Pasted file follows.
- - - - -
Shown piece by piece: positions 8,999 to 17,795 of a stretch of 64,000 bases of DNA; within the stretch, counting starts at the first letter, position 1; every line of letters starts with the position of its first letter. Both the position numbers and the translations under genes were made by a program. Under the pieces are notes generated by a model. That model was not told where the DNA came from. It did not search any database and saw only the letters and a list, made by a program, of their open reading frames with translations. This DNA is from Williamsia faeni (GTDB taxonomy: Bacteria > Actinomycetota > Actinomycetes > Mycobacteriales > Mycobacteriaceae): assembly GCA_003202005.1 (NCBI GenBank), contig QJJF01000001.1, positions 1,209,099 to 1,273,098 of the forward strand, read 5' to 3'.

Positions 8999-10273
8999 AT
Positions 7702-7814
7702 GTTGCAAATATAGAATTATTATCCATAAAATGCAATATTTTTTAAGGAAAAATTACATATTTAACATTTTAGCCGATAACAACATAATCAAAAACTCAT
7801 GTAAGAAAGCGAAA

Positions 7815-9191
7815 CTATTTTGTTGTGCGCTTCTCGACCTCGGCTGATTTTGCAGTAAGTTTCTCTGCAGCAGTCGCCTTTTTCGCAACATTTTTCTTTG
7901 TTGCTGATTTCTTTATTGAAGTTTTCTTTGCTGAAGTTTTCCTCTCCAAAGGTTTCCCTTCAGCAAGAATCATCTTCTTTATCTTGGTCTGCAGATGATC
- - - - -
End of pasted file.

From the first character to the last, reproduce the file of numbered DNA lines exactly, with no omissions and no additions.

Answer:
Shown piece by piece: positions 8,999 to 17,795 of a stretch of 64,000 bases of DNA; within the stretch, counting starts at the first letter, position 1; every line of letters starts with the position of its first letter. Both the position numbers and the translations under genes were made by a program. Under the pieces are notes generated by a model. That model was not told where the DNA came from. It did not search any database and saw only the letters and a list, made by a program, of their open reading frames with translations. This DNA is from Williamsia faeni (GTDB taxonomy: Bacteria > Actinomycetota > Actinomycetes > Mycobacteriales > Mycobacteriaceae): assembly GCA_003202005.1 (NCBI GenBank), contig QJJF01000001.1, positions 1,209,099 to 1,273,098 of the forward strand, read 5' to 3'.

Positions 8999-10273
8999 AT
Positions 7702-7814
7702 GTTGCAAATATAGAATTATTATCCATAAAATGCAATATTTTTTAAGGAAAAATTACATATTTAACATTTTAGCCGATAACAACATAATCAAAAACTCAT
7801 GTAAGAAAGCGAAA

Positions 7815-9191
7815 CTATTTTGTTGTGCGCTTCTCGACCTCGGCTGATTTTGCAGTAAGTTTCTCTGCAGCAGTCGCCTTTTTCGCAACATTTTTCTTTG
7901 TTGCTGATTTCTTTATTGAAGTTTTCTTTGCTGAAGTTTTCCTCTCCAAAGGTTTCCCTTCAGCAAGAATCATCTTCTTTATCTTGGTCTGCAGATGATC